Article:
This is a heartbreaking song about an ordinary woman who watches helplessly as her lover is slipping away, talking about another woman in his sleep: the stunning Jolene, with her flaming locks of auburn hair, ivory skin, emerald green eyes, smile like a breath of spring, and voice like summer rain… That’s a bit discouraging, indeed. So the desperate lovesick protagonist begs Jolene, who she knows she can’t compete with: “please don’t take my man… even though you can”. The song ends with this endless melancholic plea, leaving the audience wondering and hoping that this goddess Jolene chose another man, a single man. Well, what we really want might be for the protagonist to find the self-confidence to leave this guy who might already be cheating on her! But somehow, the strenght of the lyrics, the despair and sadness, end up making you feel for (and perhaps even relate to) this brokenhearted woman and her cruel fate. There’s a deep feeling of loneliness conveyed in both versions which will be the object of discussion today: Dolly Parton’s original country-folk version from the 1970’s and The White Stripes’ slow-garage-rock 2000 version.
Everyone knows Dolly Parton as the energetic charismatic blond country star with a southern charm and lots of personality. She is first and foremost an acclaimed songwriter. Coming from humble beginnings, she slowly but surely became an immensely popular star in the US, where she now has her own theme park! “Jolene” is one of her signature hits. Legend has it that she was inspired to write a song about a woman named “Jolene” after meeting a young fan named Jolene. And then Dolly added in the dramatic overtones, inspired by the fact that her husband was spending a lot of time with a pretty redhead who worked at the bank when they first got married. But they’ve been married for decades so it turned out well after all.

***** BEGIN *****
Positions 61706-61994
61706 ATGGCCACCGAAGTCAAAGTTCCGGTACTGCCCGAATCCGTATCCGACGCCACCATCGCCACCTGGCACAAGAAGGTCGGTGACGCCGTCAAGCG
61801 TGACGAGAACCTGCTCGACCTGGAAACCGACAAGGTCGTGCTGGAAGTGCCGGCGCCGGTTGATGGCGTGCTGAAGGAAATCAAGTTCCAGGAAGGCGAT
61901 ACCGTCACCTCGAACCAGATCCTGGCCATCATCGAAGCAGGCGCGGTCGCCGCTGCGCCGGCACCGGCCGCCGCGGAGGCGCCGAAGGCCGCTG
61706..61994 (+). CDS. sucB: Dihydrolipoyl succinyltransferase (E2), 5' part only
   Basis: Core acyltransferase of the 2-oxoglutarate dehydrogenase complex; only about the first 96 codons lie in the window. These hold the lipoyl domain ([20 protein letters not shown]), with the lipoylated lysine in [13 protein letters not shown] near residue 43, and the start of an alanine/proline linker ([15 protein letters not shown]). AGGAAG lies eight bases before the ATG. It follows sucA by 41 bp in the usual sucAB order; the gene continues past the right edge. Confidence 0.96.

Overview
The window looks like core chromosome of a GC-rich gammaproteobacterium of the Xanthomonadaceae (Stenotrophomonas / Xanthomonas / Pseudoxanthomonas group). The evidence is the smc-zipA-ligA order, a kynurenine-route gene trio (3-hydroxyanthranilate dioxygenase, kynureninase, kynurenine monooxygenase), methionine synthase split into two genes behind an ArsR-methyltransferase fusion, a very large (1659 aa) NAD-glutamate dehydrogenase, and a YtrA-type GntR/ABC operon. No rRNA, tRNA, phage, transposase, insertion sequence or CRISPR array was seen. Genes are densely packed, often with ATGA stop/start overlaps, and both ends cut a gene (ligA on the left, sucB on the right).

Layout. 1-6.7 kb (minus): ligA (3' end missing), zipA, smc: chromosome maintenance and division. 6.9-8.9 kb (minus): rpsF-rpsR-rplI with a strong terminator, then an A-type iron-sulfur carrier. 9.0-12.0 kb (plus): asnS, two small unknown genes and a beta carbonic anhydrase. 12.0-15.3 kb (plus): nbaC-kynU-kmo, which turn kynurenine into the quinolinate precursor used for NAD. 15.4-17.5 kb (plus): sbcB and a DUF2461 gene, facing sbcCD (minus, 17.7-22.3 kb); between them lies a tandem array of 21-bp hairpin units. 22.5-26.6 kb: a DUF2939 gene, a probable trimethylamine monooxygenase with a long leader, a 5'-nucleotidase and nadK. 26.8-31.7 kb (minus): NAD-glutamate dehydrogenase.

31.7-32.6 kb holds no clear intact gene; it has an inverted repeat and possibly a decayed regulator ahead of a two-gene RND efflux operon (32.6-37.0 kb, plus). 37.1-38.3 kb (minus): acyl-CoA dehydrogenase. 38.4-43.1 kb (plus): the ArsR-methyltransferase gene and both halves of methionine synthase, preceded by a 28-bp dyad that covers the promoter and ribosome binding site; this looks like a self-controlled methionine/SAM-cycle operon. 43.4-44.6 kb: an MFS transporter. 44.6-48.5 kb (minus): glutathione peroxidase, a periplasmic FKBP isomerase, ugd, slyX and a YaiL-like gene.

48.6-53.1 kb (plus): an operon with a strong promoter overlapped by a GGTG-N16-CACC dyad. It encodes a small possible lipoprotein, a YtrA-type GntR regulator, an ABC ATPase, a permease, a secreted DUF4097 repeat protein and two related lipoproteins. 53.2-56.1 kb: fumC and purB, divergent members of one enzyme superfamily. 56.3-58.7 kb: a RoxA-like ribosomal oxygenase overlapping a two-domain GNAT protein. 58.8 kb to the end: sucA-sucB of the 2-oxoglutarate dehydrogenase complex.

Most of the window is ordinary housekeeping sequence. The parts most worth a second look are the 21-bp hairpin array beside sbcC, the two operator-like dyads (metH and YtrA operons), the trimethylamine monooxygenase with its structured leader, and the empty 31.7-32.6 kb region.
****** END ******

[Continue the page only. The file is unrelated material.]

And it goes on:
The White Stripes are one of many bands/artists to cover this song, but their version is rather unique and was well-received. It might be a bit strange to hear a man singing this song, but the feelings conveyed are so profoundly human at the core that you quickly forget and get into Jack’s intense desperate pleading (especially in this live version). Personally, I really like the slower rythm, which I think fits better with the suffering portrayed in this song. The White Stripes sound is harder than Dolly’s version, obviously, and Dolly’s clear voice differs from Jack’s raw husky voice. These are two very different sounds, but again, as is often the case with my original vs cover battles, maybe it’s the powerful lyrics that make the song in the end.